National Open University of Nigeria and Pull-Down Syndrome

NIGERIA, a developing nation conscientiously aligned with the civilized countries across the globe on education strategically to remain a relevant team player; otherwise, it would be left behind.

This formed the basis for establishing the first Open and Distance Learning institution in the country in line with MDGs of the United Nations on education. Thus, synchronizing Section 18 of the 1999 Constitution of the Federal Republic of Nigeria, as amended, National Open University of Nigeria (NOUN) was birthed by the Act of the National Assembly and its academic programmes accredited by the National Universities Commission (NUC) accordingly.

Unfortunately, NOUN is confronted with strong resistance by cabals with diverse interests in the conventional system on account of its massive impacts as a new university with overwhelming population of over 300,000 active students and about 90,000 in the alumni record just in few years of its existence including senior government officials, working-class and others on post-graduate studies. To some academia, NOUN plays the role of a spoiler with its open mode of admission as practiced overseas, as it drastically reduces the mammoth crowd queuing for admission yearly into universities alongside the huge amounts payable on admission brokerage, as NOUN provides a viable option with no stress as long as prerequisites are met.

Prior to its establishment, securing admissions into conventional universities were nauseating and as cumbersome as ascending Mount Kilimanjaro. Sadly, it wasn’t that candidates didn’t meet the benchmarks but deliberate plot for enriching private pockets and enthroning nepotism even at the expense of merit, which ultimately favours the private universities. Even with good scores, students will struggle to fall in either Vice chancellor, Registrar, Dean, Minister, Senator’s list or other unknown lists to secure admission on highest bidders’ basis, and this has over the years frustrated millions of people from academic pursuits. In some occasions, eligible students spend up to seven consecutive years subscribing to JAMB and its forms. Regrettably, many that couldn’t, out of frustrations, abandoned education and signed up for other occupations.

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As a result, private universities including religious schools leverage on the aberrations to excessively enrich their pockets through high tuition fees. For example, to study law in a private university costs between N1.2m and N1.5m (per session) for the same courses outlined by the National Universities Commission (NUC) for faculties of law in Nigeria and even overseas. By the ‘special’ admission lists system and high tuition fees existing in government and private universities respectively, it is indisputable that titanic cabals are strongly on ground, fantastically positioned in determining the pace thereby frustrating ambitious citizens from actualizing their dreams for academic pursuits. As only the few favoured by them are offered admissions in government institutions, others financially buoyant opt for private universities or jet abroad leaving the helpless preys that are in majority in frustration.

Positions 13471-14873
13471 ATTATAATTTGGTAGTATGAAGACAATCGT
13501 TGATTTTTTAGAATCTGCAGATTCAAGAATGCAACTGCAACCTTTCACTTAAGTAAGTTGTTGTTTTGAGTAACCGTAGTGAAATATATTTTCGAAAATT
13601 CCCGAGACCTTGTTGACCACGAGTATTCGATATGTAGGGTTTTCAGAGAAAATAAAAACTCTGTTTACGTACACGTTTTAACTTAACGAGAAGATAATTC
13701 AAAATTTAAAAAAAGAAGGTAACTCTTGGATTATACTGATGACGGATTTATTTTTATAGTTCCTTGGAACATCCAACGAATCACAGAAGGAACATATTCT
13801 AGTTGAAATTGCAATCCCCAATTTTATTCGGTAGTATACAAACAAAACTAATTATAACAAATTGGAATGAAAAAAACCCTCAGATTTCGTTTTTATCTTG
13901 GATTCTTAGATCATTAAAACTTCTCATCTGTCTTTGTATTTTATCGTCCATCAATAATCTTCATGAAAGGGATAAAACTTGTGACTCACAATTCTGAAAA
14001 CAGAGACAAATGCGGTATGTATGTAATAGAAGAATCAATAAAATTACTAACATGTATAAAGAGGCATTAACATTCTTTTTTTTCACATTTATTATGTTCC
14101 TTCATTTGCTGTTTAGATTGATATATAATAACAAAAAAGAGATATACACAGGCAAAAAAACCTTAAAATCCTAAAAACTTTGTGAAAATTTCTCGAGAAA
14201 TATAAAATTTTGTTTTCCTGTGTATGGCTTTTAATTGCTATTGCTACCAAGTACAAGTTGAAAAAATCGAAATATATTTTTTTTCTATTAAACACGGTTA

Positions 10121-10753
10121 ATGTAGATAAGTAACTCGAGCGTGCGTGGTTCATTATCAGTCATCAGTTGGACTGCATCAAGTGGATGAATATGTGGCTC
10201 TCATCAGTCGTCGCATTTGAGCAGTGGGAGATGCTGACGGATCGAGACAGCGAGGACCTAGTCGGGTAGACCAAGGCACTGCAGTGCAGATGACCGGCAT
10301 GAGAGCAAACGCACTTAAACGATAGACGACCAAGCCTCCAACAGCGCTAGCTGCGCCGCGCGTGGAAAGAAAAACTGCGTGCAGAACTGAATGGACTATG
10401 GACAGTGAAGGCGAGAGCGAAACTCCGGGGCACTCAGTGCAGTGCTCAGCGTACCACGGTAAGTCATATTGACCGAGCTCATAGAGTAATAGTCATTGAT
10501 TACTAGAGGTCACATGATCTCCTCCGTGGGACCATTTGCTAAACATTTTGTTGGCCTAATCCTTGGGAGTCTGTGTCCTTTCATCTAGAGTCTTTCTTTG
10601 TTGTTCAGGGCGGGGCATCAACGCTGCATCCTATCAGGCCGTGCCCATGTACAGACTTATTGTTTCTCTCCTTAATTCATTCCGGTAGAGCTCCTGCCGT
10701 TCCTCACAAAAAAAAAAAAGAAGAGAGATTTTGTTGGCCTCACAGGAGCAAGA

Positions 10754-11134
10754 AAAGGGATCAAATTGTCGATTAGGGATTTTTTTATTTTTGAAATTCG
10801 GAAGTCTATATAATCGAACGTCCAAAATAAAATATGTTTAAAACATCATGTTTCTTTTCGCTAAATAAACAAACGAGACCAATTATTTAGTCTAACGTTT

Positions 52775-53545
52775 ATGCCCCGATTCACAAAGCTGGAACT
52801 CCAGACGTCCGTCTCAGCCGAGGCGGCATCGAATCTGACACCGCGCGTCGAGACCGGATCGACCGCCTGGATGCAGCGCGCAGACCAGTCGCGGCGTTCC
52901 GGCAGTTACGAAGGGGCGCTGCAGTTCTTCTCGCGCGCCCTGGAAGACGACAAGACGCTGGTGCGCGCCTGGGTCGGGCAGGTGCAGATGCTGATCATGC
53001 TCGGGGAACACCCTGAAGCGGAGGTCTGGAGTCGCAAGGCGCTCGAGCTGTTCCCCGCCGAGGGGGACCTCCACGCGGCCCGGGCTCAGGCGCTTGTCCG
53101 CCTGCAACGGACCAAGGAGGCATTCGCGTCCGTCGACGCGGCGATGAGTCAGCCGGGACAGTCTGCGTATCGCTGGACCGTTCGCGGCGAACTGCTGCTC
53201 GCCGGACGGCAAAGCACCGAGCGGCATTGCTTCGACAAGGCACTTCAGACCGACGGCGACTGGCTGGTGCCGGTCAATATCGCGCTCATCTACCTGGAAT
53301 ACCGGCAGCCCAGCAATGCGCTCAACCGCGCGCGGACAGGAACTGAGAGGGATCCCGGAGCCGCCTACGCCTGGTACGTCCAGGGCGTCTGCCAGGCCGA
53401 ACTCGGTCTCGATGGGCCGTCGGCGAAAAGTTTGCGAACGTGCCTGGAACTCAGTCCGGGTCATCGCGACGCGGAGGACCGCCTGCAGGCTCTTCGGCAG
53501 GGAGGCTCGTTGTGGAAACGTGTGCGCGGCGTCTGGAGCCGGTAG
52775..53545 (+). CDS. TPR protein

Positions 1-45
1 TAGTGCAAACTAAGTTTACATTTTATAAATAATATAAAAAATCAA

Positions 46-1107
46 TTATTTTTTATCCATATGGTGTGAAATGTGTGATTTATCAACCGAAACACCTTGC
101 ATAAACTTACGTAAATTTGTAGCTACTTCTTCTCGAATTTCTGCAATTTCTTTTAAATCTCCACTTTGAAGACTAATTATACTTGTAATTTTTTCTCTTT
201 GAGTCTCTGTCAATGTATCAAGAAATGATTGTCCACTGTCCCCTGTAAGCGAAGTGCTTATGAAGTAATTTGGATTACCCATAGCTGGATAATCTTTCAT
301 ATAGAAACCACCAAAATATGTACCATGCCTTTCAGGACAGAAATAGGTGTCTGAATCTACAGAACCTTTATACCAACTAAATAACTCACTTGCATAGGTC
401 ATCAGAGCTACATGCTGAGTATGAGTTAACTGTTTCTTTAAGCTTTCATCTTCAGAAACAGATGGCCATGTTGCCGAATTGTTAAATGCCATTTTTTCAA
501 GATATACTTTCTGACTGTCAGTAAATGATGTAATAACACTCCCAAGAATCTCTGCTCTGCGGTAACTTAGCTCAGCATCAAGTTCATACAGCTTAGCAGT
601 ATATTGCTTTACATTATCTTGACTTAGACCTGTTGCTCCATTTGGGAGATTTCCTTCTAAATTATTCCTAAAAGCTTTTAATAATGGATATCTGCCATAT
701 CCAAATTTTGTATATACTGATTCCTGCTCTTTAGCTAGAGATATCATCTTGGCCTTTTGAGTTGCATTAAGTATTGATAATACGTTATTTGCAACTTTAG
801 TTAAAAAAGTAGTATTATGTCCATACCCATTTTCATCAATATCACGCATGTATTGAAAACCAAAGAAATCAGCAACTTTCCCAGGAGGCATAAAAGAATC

But is NOUN actually spoiling businesses as assumed in some quarters? The university established by the federal government in line with Section 18(3) CFRN is objectively to bring education closer to the people and ultimately not conservative or profit-driven. For example, NOUN liberally opens wider doors to people to embrace education with the same course outlines, syllabus, materials and books used in the conventional universities. Why then the squabbles; the illicit incomes accruing from admissions, handouts and lobbying for unearned grades. In NOUN, students only know their lecturers for facilitations who are different from examiners, hence absolutely impossible to strike any deals for grades unlike in the conventional sector. Hence, the options are clear; either to diligently take the bull by the horns or chicken out as dropouts.


To buttress this, NOUN faculty of Law which the Council of Legal Education (CLE) refused to admit its students into the Nigerian Law School with allegation of inadequate learning-facilities remarkably, defeated in its first and only participation, all conventional universities including state, federal and private universities approved and adjudged to have the best facilities in the country with University of Benin in second position, in a national Moot-Court competition, and flew the country’s flag in a global contest in India in 2012 leading to resentments and protracted malice; a rejected stone became the chief cornerstone. What a paradox!

By implication, the cabals’ gang up against NOUN may never cease, regrettably, vindictively aimed at frustrating government’s initiative which brings succor in the polity, to pave way for nepotism and corruption thriving in the conventional setting. As it stands, despite some lapses, NOUN unequivocally provides the panacea to corruption, intimidations and exploitation prevalent in the nation’s education system. The closing remark or question is, could education reasonably, be over-politicized and anachronistically positioned in a developing nation like Nigeria with pull-down syndromes and blackmails rather than concerted efforts towards enhancing productivity and service-delivery?


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